Board to Zoom-in on Corporates for Financial Report Compliance


May 14 , 2022
By RUTH TAYE ( FORTUNE STAFF WRITER )


The federal agency responsible for audit standards and practices is set to resume financial report evaluations next year after a year-long regulatory capacity building program funded by the World Bank.

The project began in January last year with 450,000 pounds sterling financial support. It plans to see the Board's capacity to appraise financial statements submitted by auditing firms and businesses enhanced. The Board, chaired by Eyob Tekalegn (PhD), state minister for Finance, has the mandate to launch official inquiries and take measures that could lead to disciplinary actions. It is also tasked with issuing certificates for accounting and auditing firms.

Established in 2015, the Board is tasked with regulating and enforcing the compliance of International Financial Reporting Standards (IFRS) at public institutions. IFRS is an international financial reporting standard for business and makes a company's accounts acceptable worldwide. Ethiopia is moving towards IFRS at a snail's pace. Although the initial deadline for IFRS implementation was two years ago, slow progress has led the Board to postpone it to 2024.

Corporates, including banks, insurance firms, and state-owned enterprises (SOEs) with annual revenues of more than 300 million Br, must comply with IFRS. Two companies adopted the IFRS in 2016/17, including the state-owned Commercial Bank of Ethiopia (CBE). Last year, over 1,000 corporates fully implemented IFRS and submitted financial reports to the Board. However, some of the financial reports randomly selected were below standard.

“The assessment indicated gaps in the preparation of financial reports,” said Abebe Tekeste, the board's communications director.

All share companies must seek the Board's certifications before submitting audit reports to the Ministry of Revenues for tax filing. Although the board authenticates the reports, it does not review whether they are prepared to comply with IFRS standards.


"The Board accepts financial reports as a formality," said Desalegn Fissehatsion, director of finance and treasury at Berhan Bank.

This has been standard practice since Parliament legislated a proclamation in 2015, giving the Board the power to conduct appraisals of financial reports filed with it. The legislation came a year after a law that compels close to 18,000 private companies, state-owned enterprises and public institutions to comply with IFRS.

Hikmet Abdella has been serving as the Board's director-general since 2020. She was head of the Association of Chartered Certified Accountants (ACCA) in Ethiopia, a London based organisation hired by the World Bank for the capacity building program. It also developed standards, checklists, and best practice guidelines.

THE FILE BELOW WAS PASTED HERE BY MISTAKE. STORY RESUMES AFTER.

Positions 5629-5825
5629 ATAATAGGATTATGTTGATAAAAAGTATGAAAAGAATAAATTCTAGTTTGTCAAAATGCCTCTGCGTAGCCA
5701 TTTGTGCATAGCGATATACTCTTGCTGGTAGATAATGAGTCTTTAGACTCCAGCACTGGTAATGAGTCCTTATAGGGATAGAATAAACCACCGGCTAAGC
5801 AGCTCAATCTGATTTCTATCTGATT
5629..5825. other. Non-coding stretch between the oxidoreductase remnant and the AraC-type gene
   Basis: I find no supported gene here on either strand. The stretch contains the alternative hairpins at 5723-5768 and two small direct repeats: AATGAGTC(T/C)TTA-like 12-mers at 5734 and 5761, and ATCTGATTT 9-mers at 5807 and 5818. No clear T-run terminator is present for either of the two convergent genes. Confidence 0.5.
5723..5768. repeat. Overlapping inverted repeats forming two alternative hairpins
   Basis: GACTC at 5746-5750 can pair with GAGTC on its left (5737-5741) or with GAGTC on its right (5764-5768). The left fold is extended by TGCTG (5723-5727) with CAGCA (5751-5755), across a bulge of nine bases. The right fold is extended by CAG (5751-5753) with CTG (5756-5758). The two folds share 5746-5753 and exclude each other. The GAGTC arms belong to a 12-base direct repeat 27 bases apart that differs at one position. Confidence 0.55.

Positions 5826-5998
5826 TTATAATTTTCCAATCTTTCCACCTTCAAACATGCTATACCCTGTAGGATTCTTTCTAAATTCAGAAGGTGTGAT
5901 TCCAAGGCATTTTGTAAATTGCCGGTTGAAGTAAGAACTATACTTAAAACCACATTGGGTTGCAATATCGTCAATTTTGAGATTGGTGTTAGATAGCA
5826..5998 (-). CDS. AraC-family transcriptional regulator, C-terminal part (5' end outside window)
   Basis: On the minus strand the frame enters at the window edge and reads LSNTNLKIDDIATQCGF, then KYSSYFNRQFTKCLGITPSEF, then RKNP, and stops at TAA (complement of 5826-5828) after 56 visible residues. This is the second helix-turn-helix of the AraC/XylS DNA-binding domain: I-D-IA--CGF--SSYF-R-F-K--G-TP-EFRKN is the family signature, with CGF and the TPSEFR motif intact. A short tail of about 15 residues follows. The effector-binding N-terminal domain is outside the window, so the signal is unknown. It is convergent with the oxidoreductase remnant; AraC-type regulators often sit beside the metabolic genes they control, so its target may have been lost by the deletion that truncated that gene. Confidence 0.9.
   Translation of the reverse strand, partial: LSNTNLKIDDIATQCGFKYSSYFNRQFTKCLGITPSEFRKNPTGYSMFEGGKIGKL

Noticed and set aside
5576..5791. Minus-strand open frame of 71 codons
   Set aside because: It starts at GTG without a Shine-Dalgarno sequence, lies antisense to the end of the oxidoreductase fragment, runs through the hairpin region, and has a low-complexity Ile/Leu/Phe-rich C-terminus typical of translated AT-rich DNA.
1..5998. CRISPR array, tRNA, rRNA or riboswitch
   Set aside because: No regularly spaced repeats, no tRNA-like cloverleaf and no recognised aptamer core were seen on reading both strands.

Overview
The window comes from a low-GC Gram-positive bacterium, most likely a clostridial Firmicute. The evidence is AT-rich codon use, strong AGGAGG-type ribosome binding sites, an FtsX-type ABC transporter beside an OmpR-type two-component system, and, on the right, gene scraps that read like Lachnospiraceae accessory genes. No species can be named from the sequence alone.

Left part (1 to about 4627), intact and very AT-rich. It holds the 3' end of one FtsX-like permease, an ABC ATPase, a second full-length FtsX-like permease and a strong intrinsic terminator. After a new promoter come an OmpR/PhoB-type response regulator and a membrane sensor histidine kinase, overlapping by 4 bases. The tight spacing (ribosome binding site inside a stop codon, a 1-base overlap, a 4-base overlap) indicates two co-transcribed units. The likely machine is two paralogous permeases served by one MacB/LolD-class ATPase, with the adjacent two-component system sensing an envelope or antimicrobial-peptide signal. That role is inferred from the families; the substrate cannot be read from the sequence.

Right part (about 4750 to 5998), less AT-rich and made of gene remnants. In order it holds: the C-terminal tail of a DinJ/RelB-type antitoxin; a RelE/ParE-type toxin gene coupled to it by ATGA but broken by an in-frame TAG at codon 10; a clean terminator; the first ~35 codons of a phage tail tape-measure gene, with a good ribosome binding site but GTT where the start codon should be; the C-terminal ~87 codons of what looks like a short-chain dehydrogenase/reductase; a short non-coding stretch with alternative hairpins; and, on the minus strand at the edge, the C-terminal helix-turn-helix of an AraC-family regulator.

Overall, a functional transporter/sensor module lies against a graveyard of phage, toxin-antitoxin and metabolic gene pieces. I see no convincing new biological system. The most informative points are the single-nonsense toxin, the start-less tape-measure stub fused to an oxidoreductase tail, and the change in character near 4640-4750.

Financial and audit reports are prepared to comply with tax laws, says Yodit Kassa, country manager of the ACCA.


“The implementation of international reporting standards has been inconsistent,” she told Fortune.

With 564 certified members under its wing, ACCA-Ethiopia has over 1,000 trainees.


Many businesses in Ethiopia continue to use Generally Accepted Accounting Principles (GAAP) to prepare financial reports. However, there are inconsistencies when using rules and standards. Yodit observed that some businesses use the standards of the Financial Reporting Council of the UK, while others opt for rules applied by US-based companies.

“There needs to be a uniform reporting system," she said.

Attempts at the implementation of IFRS in public enterprises have also been problematic.

"The success rate is inadequate,” said Abebe.

The Ministry of Finance is responsible for reviewing and auditing state-owned enterprises. Officials say the Board is ready to begin reviewing audit reports by state-owned enterprises prepared in compliance with IFRS standards. Practitioners applaud the move. However, they doubt its expediency given the size of the project.

“It's a huge undertaking that requires the involvement of professionals, which is not sufficiently available with the Board,” said Tensae Nebiye, a managing partner of Tinsae & Zelalem (TZ) Audit Partnership, established last year. The partners have 15 years of experience in auditing.


There are 150 chartered auditors and 500 qualified accountants in Ethiopia.

The Board will establish the "Institute of Certified Public Accountants" to alleviate the shortage, Abebe disclosed. A draft regulation was forwarded to the Ministry of Justice last week.

“A much larger budget is necessary to realise the program," said Desalegn of Berhan Bank.

The Board has a 42.7 million Br budget this year.



PUBLISHED ON May 14,2022 [ VOL 23 , NO 1150]


How useful was this post?

Click on a star to rate it!

Average rating 0 / 5. Vote count: 0

No votes so far! Be the first to rate this post.





Put your comments here




Editors' Pick



Editorial